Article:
One can usually think of something that even the most open person would want to hide. As a commenter to my blog post noted, “If you have nothing to hide, then that quite literally means you are willing to let me photograph you naked? And I get full rights to that photograph—so I can show it to your neighbors?” The Canadian privacy expert David Flaherty expresses a similar idea when he argues: “There is no sentient human being in the Western world who has little or no regard for his or her personal privacy; those who would attempt such claims cannot withstand even a few minutes’ questioning about intimate aspects of their lives without capitulating to the intrusiveness of certain subject matters.“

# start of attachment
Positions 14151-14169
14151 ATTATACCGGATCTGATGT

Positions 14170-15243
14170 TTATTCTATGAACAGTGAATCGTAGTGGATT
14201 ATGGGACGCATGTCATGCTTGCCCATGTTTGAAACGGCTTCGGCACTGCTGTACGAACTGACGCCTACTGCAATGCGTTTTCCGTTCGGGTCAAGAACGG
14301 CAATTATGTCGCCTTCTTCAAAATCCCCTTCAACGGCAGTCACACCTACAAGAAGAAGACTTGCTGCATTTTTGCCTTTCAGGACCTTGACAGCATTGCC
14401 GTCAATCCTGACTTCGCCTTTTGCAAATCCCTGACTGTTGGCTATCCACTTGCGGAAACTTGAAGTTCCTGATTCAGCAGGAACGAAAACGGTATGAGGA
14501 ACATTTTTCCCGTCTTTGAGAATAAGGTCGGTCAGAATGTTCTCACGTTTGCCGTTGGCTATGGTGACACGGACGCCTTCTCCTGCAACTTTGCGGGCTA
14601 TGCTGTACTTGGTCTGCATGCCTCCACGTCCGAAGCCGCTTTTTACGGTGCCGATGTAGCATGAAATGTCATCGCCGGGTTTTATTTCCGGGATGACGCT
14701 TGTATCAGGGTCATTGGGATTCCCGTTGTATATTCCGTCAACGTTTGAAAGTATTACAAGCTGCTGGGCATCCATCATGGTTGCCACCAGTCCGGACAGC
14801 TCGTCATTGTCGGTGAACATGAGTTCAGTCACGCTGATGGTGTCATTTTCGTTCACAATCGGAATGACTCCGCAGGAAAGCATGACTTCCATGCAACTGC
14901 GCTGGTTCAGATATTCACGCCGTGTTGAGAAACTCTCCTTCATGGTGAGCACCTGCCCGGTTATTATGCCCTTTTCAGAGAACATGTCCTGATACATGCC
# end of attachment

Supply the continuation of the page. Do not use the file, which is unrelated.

Maybe, fingers crossed, everyone will thoughtfully consider changing the Patriot Act ( the most ironic name for legislation since Bush’s Clear Skies Initiative) and reign in the worse excesses. Obama is right when he says we have to have some compromise between privacy and security, but some of us think that compromise may have drifted too far into compromising our civil rights and spending too much on massive, and mostly worthless data mining.